by Marc Comstock
SAG-AFTRA New Mexico Local Board Member
When we think of the “biz” side of showbiz, our checklist usually lists things like contracts, headshots and classes. Rarely do we think of legislation, but it is something that can have a drastic effect on our wages and opportunities.
Neither New Mexico’s economy nor its booming film industry are immune to these things. Recently, two bills came up during the legislative session that really needed our attention.
First was House Bill 192, which was intended to increase the film incentive rebate cap annually based on the current consumer price index. This would have allowed increases to occur naturally given current market strength, so if the cap went up, more productions would come because there is more cap room to accommodate them.
This bill was film-friendly and its introduction coincided with the Film & Media Day. It was easy for the local film industry to voice their support for the bill and to thank the legislators who were in favor of it. While the bill was tabled, the industry’s support had a positive impact on the authors of the bill and all signs point to similar bills being brought forth in the future.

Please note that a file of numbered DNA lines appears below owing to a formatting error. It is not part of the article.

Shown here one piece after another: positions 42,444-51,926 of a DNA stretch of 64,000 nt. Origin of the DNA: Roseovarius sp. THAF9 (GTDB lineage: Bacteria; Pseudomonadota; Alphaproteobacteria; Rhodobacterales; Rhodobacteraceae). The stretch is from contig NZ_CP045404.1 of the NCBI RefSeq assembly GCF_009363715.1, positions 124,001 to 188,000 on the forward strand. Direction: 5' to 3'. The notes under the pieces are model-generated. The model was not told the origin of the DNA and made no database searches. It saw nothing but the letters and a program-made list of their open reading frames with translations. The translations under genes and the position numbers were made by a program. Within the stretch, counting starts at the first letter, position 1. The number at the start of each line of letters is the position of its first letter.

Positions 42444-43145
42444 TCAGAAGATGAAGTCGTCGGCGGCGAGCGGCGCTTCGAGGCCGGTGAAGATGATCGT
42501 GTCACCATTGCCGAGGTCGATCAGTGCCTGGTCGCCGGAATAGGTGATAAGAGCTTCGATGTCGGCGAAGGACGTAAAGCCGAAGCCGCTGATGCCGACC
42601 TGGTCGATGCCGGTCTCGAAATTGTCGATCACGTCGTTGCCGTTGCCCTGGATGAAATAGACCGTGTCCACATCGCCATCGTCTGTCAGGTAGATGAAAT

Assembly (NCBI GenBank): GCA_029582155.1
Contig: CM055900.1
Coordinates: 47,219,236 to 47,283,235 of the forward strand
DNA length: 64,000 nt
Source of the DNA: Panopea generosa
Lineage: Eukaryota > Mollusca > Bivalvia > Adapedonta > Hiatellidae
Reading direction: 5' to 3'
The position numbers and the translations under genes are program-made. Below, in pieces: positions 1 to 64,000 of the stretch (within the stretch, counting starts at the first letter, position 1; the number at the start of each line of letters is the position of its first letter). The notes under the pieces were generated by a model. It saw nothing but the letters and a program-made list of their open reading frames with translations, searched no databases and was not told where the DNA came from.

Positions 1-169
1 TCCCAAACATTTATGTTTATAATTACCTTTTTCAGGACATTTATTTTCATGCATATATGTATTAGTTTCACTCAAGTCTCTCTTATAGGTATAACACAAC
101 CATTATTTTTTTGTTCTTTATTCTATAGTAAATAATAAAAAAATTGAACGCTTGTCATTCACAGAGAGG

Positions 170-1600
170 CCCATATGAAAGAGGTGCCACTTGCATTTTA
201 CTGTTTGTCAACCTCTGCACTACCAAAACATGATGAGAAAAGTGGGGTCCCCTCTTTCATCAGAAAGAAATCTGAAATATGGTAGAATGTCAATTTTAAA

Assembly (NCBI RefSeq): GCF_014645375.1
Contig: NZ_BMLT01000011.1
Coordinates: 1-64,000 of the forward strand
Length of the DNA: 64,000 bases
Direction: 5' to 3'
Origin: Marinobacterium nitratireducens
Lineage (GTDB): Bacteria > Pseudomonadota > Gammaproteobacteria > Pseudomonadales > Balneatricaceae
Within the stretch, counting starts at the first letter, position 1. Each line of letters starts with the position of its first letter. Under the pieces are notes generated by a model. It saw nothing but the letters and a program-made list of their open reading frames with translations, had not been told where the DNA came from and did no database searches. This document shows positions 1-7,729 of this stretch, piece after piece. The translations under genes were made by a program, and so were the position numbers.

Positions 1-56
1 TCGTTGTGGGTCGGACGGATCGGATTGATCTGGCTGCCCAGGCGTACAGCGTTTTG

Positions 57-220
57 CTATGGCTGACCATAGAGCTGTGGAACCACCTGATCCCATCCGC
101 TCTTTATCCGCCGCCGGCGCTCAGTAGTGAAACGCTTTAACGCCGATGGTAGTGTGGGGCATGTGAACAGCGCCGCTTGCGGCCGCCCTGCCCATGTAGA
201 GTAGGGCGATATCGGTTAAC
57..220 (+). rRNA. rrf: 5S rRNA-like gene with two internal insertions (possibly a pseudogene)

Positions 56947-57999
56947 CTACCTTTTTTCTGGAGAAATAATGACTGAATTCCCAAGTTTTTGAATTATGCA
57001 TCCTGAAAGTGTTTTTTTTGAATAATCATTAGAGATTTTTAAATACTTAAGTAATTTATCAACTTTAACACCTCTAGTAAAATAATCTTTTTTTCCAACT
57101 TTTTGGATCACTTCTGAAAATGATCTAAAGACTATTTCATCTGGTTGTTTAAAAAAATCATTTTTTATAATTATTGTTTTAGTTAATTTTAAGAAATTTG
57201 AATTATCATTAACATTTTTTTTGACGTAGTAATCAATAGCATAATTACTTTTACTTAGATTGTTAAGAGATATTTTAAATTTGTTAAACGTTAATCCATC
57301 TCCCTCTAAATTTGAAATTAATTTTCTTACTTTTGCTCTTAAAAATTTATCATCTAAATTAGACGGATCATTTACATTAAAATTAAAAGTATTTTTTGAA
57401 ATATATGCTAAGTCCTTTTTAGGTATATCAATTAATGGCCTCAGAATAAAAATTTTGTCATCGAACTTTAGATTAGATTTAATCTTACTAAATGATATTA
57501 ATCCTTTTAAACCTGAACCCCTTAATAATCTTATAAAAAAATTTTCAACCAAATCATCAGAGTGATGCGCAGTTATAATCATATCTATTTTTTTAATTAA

Things were a little bit different on Saturday, Feb. 25, when the New Mexico House Labor and Economic Development Committee met to discuss the so-called “right-to-work” bill HB 432. Gov. Susana Martinez had promised to sign the bill if it made it to her desk. It didn’t.
The defeat of this bill was due in part to the large number of union workers who showed up from around the state. In fact, so many people came to voice their opposition that the hearing had to be moved into the chamber itself.
It wasn’t just union members from SAG-AFTRA, IATSE and the New Mexico State Federation of Labor, AFL-CIO, who stood up and made their voices heard, it was elevator workers, sheet metal workers and a handful of other unions that knew this bill was not good for the workers of New Mexico.
Union members spoke to the chamber not only about the benefits of being in a union but also how it had impacted their lives for the better. There were a handful of workers who had come from “right-to-work” states and talked about how they saw a decrease in wages and an increase in job duties.
When it came time for the chamber to vote, the bill was tabled indefinitely by a 6-5 vote.
So the next time you are thinking about the “biz” side of showbiz, be sure to add current legislation to your checklist.
New Mexico Local members attend the so-called "right-to-work" hearing at the Roundhouse. From left, Paul Blott, Marc Comstock, Cliff Gravel and Mel MacKaron.